Use this URL to cite or link to this record in EThOS: http://ethos.bl.uk/OrderDetails.do?uin=uk.bl.ethos.634210
Title: The Code for Sustainable Homes Assessment to understand its effects on regional domestic water demand
Author: Micou, Ana Paula
Awarding Body: University of Leeds
Current Institution: University of Leeds
Date of Award: 2013
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Abstract:
Growth in population and households, and lifestyle changes are factors placing water resources under increasing stress in some parts of the UK. The Code for Sustainable Homes (CSH), a government regulation defining performance standards for new dwellings, is one measure that may act to counter rising domestic water demand. One goal of the CSH is to reduce potable water use per capita in each home through implementation of water conservation measures. The main aims of the research are to assess what impact the CSH might have on future regional household water demand, and to understand the level of CSH uptake, at various performance levels, needed to achieve Government aspirations of 130 I/c/d. The thesis investigates the effects of implementation of the CSH on regional domestic demand in the area served by Yorkshire Water Services (YWS). The uncertainty surrounding CSH implementation means it was necessary to study . a range of possible futures comprising aspects of the technology implied by the CSH, demography and construction trends. A spread sheet model was developed to assess domestic water demand under a range of CSH uptake scenarios, as well as a range of demographic, technical, economical and behavioural aspects of water consumption and conservation. One finding was that not even building the total amount of planned dwellings to the highest performance level of the CSH will suffice to achieve the Government target; hence backcasting scenarios were also developed in order to asses to what extent water conservation strategies in the extant stock together with the CSH in the new stock can help achieve the target for 2030. The work explores feasible scenarios considering physical constraints, costs and people's acceptability.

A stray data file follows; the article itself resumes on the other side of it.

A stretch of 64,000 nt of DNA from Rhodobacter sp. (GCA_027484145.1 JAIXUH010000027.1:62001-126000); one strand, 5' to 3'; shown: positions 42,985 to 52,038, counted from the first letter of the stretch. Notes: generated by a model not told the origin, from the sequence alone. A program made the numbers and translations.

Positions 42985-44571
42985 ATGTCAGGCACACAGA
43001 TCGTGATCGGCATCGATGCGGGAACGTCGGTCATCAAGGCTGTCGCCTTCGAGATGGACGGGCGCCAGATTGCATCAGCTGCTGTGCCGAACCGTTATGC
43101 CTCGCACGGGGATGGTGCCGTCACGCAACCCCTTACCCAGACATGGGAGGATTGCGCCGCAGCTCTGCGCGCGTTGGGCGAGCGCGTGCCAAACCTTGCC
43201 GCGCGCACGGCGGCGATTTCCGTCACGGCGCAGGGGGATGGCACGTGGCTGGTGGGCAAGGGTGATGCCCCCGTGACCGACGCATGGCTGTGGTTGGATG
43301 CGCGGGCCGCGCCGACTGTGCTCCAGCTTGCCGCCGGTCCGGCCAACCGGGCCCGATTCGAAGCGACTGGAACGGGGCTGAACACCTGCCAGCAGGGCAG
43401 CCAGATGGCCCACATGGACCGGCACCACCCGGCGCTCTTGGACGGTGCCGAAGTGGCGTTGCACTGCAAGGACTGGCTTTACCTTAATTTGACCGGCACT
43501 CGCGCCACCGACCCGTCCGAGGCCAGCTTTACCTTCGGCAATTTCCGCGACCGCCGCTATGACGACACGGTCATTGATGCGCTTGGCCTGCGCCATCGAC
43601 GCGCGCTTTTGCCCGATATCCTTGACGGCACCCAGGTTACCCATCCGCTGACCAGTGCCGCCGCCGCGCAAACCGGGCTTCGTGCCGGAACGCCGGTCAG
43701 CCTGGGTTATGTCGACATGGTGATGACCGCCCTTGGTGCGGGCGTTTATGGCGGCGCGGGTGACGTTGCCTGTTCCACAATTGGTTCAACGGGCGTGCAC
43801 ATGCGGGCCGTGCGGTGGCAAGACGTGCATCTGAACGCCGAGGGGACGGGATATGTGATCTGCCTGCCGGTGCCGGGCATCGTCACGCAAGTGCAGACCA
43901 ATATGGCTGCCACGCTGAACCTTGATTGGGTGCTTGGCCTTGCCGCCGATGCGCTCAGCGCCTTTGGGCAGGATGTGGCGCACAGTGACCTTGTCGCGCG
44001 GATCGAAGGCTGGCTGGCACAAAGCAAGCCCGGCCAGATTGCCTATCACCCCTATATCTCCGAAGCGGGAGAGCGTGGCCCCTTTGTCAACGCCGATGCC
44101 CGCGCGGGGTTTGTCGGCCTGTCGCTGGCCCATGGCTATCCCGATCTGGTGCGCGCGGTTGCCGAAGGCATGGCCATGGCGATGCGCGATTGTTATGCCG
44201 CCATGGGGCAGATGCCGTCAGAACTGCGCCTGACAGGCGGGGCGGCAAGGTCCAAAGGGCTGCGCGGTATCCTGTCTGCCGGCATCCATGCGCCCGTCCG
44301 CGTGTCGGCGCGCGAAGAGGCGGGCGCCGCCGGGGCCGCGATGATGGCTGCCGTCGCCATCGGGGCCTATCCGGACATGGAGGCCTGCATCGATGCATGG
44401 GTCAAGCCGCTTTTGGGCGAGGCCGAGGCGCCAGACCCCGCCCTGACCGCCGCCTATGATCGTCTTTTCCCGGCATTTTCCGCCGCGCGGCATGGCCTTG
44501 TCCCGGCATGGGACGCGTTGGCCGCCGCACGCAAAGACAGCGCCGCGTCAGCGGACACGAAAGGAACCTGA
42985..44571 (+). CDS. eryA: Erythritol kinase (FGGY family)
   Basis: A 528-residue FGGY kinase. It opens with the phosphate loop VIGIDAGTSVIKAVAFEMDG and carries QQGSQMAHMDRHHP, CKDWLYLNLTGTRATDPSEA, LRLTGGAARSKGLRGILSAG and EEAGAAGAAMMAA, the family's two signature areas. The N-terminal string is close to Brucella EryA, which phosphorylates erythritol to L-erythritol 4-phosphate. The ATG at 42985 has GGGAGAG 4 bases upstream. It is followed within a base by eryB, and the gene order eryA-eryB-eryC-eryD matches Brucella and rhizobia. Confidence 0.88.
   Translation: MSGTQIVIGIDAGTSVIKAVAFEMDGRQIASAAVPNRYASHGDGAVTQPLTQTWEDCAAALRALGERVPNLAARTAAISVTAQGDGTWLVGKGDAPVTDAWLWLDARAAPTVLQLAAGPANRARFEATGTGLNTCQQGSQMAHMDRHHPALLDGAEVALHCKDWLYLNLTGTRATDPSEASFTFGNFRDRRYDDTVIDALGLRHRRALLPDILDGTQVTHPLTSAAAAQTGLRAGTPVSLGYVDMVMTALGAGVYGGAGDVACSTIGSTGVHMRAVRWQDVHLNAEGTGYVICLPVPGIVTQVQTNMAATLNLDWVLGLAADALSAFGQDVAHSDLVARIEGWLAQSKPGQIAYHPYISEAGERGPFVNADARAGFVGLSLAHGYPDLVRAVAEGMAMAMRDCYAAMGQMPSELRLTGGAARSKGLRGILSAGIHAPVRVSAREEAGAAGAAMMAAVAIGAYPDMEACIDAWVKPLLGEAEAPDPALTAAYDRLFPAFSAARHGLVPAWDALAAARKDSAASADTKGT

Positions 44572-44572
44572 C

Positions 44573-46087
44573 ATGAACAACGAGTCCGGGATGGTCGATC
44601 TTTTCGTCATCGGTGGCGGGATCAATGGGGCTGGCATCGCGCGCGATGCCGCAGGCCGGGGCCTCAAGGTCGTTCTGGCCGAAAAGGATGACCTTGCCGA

Supervisor: Not available Sponsor: Not available
Qualification Name: Thesis (Ph.D.) Qualification Level: Doctoral
EThOS ID: uk.bl.ethos.634210  DOI: Not available
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